Unusual midseason managerial departuresby Chris Jaffe
June 27, 2011
It was unexpected news: Nationals manager Jim Riggleman resigned. Managers resign. That’s fairly normal. It happened earlier this month to the Marlins. But the circumstances in Washington, D.C. are decidedly abnormal. The team, picked as a doormat when the year started, was one game over .500 thanks to a recent hot streak.
In the story that has come out, Riggleman apparently felt like upper management wasn’t respecting him and wanted the team’s option to renew his contract for next year taken care of right now. They didn’t, so he left.
Riggleman: going, going, gone.
Riggleman: going, going, gone.
The pro-Riggleman side is that they disrespected him—the team GM wouldn’t even talk to him during their recent homestand. Riggleman felt the club treated him in an unprofessional manner.
The pro-management side is that Riggleman's demands were overdone. Guys go an entire year without knowing if their option will be picked up all the time. And Riggleman had problems with some players on the team, too.
Besides, when you're Jim Riggleman, you don't have the stature to make many demands, so the club didn't feel the need to meet Riggleman's demand to pick up his option by the end of last Thursday.
This sudden departure in the middle of a season brings up a question: What are some of the other stranger mid-season managerial departures in baseball history? Trying to create a list, I focused on the following items:
- Manager who left in the middle of the season. I already did a column on those who left in the final weeks of a season.
- Guys who left a team with a winning record. This won’t be a complete list of such individuals. That list would be too long, so just the ones who seem the most interesting or unusual.
- Prioritize those who resigned, but don’t limit to them exclusively. The original goal was to focus only on guys that resigned from the job. But I don’t always know who resigned and who got fired. Besides, there are some good stories from the ranks of the fired.
Without further delay, here are some of the most unusual and unexpected mid-season managerial departures.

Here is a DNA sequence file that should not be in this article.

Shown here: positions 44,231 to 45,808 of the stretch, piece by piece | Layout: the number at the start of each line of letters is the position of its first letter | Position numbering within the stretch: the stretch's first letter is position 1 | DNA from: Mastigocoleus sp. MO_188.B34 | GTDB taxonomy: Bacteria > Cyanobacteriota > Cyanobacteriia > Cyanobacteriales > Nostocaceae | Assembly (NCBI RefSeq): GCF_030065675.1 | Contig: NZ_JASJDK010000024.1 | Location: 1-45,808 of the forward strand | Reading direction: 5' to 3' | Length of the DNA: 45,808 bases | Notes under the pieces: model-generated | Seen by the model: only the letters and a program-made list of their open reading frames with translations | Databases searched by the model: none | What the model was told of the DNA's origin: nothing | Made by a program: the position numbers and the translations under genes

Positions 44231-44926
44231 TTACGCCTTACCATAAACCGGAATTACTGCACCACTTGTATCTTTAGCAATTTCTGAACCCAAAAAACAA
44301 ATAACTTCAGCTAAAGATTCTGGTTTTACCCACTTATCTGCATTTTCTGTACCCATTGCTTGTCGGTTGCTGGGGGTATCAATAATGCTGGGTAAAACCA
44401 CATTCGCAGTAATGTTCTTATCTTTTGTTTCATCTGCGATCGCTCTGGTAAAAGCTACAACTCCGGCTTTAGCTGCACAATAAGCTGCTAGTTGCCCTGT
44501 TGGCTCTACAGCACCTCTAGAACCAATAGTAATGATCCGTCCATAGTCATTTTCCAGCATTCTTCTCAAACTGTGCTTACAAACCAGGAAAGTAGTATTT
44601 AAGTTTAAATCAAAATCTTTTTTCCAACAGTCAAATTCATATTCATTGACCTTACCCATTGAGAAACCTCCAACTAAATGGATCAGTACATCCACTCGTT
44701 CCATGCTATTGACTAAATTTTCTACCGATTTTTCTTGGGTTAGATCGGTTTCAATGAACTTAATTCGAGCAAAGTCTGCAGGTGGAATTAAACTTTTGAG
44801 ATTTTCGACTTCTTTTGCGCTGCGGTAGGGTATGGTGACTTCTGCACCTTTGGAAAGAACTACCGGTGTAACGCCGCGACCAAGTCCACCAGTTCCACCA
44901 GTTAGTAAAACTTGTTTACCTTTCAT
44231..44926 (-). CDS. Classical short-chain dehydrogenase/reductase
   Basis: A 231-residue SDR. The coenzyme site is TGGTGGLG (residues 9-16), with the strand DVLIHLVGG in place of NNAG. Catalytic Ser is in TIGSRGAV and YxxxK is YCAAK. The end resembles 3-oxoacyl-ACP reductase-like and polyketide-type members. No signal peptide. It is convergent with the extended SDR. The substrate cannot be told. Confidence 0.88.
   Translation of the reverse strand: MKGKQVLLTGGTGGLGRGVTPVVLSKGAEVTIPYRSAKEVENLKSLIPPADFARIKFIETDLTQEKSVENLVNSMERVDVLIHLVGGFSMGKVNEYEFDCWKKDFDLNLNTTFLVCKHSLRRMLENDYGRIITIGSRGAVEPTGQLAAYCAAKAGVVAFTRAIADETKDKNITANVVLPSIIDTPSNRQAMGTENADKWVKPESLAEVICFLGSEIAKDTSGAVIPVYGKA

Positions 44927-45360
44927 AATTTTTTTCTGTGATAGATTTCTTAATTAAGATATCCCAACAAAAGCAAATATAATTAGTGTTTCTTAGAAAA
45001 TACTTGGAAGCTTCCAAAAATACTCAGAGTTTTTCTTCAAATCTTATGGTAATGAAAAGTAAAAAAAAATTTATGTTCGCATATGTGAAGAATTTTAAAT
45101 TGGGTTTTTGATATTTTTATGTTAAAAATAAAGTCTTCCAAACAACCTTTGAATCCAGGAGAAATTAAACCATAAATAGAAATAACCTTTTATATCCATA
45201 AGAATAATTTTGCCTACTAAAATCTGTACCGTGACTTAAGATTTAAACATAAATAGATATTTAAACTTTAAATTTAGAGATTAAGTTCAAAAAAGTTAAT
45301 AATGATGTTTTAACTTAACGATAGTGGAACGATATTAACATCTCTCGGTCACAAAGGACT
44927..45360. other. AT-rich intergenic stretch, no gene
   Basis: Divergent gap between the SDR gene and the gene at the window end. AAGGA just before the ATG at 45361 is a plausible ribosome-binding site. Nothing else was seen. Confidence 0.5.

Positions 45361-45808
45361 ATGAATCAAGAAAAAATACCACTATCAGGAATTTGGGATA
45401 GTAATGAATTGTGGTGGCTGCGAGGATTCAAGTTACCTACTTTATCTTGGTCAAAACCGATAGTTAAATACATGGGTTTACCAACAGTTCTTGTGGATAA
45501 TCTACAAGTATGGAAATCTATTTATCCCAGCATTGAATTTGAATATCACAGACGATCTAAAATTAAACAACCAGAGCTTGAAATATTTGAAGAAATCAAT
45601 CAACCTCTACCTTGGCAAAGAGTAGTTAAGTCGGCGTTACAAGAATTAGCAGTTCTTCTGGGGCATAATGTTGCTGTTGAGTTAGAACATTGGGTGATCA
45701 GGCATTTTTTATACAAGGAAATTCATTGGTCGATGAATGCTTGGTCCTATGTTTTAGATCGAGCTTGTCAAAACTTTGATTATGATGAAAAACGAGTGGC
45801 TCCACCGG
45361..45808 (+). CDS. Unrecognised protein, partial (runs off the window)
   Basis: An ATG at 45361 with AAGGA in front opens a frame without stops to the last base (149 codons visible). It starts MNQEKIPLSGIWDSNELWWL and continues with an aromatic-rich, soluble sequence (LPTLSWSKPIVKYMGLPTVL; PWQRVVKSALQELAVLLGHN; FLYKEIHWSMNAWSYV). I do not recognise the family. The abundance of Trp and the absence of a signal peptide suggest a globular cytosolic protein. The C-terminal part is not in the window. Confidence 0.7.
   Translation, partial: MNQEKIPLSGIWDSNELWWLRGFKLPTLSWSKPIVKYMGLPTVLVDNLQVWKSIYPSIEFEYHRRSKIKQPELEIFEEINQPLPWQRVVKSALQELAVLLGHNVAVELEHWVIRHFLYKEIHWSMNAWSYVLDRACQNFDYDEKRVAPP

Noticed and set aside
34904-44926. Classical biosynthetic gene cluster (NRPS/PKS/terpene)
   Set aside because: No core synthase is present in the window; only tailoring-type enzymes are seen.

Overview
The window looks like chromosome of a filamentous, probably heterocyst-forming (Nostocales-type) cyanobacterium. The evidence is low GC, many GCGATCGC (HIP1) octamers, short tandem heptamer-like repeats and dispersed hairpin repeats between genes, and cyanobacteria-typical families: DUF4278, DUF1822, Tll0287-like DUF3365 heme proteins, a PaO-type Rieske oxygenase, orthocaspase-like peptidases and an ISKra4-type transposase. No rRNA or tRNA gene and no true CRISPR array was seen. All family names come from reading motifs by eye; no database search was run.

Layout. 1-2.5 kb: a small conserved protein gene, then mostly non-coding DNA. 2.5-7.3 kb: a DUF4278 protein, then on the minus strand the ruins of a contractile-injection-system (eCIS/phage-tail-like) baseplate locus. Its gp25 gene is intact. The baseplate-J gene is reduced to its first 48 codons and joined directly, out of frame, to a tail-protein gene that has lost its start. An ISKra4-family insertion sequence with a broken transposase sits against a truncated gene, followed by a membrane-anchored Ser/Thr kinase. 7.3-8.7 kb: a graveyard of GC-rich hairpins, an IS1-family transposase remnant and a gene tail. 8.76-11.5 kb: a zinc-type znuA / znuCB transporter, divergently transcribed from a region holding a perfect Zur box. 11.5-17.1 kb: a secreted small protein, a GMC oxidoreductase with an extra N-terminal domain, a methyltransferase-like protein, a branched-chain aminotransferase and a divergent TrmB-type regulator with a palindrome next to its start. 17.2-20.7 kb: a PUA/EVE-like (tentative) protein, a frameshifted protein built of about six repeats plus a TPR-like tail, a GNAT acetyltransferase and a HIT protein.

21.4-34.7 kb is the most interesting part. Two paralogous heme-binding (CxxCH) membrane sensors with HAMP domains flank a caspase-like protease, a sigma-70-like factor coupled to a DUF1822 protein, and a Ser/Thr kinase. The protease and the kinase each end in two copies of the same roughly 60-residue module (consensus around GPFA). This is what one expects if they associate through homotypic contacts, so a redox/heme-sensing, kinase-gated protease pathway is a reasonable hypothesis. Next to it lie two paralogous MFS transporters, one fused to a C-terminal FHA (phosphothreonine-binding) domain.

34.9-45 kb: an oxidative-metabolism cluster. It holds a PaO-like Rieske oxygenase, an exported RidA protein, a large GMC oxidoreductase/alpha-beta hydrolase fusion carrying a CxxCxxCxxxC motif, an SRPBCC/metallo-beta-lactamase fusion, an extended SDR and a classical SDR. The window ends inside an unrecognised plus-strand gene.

1905 Frank Selee, Chicago Cubs, 37-28
Selee is a Hall of Fame skipper. He created a dynasty with the Boston Beaneaters in the 1890s and assembled the famous Tinker-Evers-Chance Cubs that won four pennants and two World Series from 1906-10.
But he wasn’t there for the pennants. He resigned in mid-1905 because he was dying of tuberculosis. He lived to the summer of 1909, but he never managed again.
He wouldn’t be the first successful manager to leave due to health concerns.
In 1964, Reds manager Fred Hutchinson had to leave the team late in the season because he was dying of cancer.
In 1986, Dick Howser stepped away from the Royals at mid-season because of the brain tumor that eventually killed him. The Royals had a losing record at the time, but they were also defending world champs.
In 1995, Tommy Lasorda stepped down while the Dodgers were in second place because of health problems.
1919 Lee Fohl, Cleveland Indians, 44-34
The Indians' firing of Fohl in mid-1919 is one of my favorite stories.
On July 18, 1919, the Indians entered the ninth inning up 7-3 over the Boston Red Sox. Boston rallied, scoring a run and loading the bases, putting the prospective winning run at the plate. That batter? Some guy named Babe Ruth. Yeah, that ain’t good. Time for a reliever.
Here’s where it gets interesting. Fohl had largely ceded in-game management of the pitching staff to star center fielder Tris Speaker. In the 19th century, it was common for a team captain to call the shots in the game, and Fohl was one of the last men to manage in that tradition. July 18, 1919, would help kill off the concept altogether.
When Ruth went to the plate, Speaker signaled to Fohl to bring in a particular reliever. Fohl misread the signal and brought in someone else. Speaker wasn’t sure if Fohl overruled him or misinterpreted and so did nothing. The man did have the right to overrule him, after all.